WASHINGTON – Despite a pledge to cut estate taxes by Independence Day, the Senate's Republican leader on Tuesday postponed action on a bill to reduce taxes for heirs.
Senate Majority Leader Bill Frist, R-Tenn., said he did not yet have enough votes to pass a bill, already approved by the House, that would eliminate taxes on the first $5 million of an individual's estate and cut taxes for others.
"The vast majority of my Democratic colleagues have so far refused to address this issue," Frist said in a statement. "It's my hope that their constituents will use the upcoming recess to explain the importance of supporting a reasonable and permanent solution to this unfair tax."
Senate Democratic leader Harry Reid of Nevada contended that Frist recognized that "the phony House 'compromise"' would be turned down by senators.
"The Senate has repeatedly rejected repeal of the estate tax because it recognized that giving away hundreds of billions in tax breaks to the wealthiest among us was the wrong priority for America," Reid said in a statement.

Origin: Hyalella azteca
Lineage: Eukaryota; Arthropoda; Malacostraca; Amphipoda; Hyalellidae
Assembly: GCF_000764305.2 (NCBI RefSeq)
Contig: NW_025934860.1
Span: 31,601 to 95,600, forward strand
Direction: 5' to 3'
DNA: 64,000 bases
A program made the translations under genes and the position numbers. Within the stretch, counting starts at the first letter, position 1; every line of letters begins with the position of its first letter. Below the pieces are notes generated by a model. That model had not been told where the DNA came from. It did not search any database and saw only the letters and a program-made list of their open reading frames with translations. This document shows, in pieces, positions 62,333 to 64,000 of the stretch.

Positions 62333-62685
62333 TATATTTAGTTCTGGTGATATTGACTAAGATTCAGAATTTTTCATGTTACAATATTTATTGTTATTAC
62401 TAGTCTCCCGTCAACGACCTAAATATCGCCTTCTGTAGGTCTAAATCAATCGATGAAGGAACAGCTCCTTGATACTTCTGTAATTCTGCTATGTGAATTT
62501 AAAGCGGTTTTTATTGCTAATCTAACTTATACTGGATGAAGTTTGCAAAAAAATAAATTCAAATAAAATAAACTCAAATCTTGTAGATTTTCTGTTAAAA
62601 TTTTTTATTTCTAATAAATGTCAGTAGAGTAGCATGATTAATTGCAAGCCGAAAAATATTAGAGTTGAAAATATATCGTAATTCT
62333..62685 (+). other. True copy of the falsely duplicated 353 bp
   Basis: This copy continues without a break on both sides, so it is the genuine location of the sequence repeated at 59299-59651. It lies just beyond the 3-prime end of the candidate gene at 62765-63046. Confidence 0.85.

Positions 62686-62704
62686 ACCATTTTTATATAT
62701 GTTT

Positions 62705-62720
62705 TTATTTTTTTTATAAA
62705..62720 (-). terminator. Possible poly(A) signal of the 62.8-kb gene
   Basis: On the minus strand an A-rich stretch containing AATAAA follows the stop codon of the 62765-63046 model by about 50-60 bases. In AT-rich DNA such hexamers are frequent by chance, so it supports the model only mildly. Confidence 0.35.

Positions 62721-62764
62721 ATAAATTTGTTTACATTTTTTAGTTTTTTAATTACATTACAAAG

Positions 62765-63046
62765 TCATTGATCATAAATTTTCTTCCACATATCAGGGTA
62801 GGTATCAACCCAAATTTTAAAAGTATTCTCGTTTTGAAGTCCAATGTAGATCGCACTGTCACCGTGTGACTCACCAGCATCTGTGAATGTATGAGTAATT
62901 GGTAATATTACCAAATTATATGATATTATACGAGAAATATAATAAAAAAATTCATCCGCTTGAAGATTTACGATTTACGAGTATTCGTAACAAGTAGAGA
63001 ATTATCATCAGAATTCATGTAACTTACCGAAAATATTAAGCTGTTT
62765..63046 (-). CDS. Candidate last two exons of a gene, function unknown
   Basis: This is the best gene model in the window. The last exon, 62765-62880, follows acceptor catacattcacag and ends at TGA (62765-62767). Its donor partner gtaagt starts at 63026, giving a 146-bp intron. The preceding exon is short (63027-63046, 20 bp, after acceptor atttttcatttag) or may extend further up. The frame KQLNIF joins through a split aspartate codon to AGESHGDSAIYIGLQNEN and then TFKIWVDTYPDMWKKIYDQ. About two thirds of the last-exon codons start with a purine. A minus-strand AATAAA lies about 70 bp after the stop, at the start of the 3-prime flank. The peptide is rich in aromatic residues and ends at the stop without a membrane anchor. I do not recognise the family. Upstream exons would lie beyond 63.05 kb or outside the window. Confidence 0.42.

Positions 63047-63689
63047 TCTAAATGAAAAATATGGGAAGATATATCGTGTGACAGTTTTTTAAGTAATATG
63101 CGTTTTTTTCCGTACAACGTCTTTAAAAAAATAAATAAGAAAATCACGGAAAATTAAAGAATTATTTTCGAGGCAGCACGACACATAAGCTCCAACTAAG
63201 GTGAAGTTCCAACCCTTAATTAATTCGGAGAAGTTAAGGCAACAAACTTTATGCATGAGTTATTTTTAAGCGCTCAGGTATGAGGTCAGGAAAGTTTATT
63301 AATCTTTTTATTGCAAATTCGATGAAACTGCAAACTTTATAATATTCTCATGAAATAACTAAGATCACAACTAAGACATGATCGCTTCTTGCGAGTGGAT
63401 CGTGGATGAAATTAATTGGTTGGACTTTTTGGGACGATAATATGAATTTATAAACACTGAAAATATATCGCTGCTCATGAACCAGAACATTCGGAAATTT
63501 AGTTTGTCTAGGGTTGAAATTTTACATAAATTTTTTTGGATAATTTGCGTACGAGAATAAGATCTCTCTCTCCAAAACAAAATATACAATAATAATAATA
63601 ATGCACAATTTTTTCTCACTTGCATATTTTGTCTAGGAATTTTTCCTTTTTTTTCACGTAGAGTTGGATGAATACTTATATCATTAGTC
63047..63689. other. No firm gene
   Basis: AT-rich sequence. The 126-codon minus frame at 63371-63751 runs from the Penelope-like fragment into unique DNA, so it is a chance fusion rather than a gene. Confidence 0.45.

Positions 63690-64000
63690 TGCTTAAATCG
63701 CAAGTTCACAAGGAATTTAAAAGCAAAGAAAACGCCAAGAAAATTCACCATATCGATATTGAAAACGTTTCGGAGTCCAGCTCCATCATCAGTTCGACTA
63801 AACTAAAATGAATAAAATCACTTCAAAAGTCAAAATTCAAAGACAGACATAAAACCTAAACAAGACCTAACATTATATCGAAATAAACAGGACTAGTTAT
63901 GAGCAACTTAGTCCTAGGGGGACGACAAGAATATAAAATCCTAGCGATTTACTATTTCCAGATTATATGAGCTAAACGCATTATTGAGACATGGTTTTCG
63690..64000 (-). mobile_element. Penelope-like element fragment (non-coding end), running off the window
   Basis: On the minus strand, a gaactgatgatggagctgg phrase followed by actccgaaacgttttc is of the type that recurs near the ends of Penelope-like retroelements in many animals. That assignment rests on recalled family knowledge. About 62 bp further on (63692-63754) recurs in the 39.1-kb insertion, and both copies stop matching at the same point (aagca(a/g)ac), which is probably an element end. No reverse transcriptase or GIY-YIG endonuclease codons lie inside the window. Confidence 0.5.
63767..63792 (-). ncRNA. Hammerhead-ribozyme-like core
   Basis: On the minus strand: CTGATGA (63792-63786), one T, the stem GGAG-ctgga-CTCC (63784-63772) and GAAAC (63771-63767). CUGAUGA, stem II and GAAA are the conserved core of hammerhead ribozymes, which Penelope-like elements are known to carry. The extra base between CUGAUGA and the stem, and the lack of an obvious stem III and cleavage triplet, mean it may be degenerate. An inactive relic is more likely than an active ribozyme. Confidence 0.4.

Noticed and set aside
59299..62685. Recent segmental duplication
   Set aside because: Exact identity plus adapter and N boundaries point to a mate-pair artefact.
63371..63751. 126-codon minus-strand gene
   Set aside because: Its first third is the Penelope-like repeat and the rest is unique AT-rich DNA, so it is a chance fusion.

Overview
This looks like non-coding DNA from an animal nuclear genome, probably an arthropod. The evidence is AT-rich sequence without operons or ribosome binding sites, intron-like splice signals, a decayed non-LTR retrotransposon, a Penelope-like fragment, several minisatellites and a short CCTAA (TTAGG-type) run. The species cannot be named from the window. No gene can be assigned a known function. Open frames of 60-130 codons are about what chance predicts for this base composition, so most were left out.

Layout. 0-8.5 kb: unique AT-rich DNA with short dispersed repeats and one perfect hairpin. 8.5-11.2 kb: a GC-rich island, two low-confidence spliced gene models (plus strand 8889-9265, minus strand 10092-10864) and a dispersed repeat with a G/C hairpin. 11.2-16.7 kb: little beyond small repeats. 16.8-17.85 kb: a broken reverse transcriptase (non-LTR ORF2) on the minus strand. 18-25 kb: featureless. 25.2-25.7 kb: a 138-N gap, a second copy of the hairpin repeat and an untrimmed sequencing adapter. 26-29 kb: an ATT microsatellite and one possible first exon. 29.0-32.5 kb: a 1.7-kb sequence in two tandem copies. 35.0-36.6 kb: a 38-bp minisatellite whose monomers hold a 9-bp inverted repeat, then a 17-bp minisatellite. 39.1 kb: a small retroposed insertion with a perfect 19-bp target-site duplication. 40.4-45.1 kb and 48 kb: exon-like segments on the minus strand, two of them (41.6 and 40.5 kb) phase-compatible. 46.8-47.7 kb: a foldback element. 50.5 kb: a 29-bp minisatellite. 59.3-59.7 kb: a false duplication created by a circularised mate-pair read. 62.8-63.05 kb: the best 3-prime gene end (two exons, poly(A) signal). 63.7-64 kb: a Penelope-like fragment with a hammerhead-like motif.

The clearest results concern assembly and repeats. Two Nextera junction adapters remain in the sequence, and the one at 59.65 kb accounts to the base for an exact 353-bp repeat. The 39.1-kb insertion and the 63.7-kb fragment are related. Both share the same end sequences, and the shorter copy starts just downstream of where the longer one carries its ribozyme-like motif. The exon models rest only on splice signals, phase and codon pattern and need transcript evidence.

Frist lost one vote on the estate tax already this summer when opponents — most Democrats and a pair of Republicans — blocked debate on a bill repealing estate taxes after 2010.
Frist then turned to the House for help, asking GOP leaders for a bill that might attract enough support to pass this year, before a fall election with control of Congress at stake.
House tax-writers responded with a bill eliminating taxes for virtually all inherited estates, those worth up to $5 million for an individual and $10 million for a couple.
After those exemptions, estates worth up to $25 million would be taxed at rates equal to those on capital gains, currently 15 percent but scheduled to rise to 20 percent in 2011.
The remainder of any larger estates would be taxed at rates twice that of capital gains, or 30 percent at first and 40 percent when the scheduled capital gains tax increase takes effect.
The bill also would cut taxes for companies on certain timber gains.
The estate tax debate is made necessary because of a quirky law that eliminates the levy in 2010 but revives it a year later.
Frist said senators also must decide whether to make changes to the bill passed in the House. The House's most conservative Republicans have already signaled they could not accept any Senate attempt to negotiate for higher estate taxes.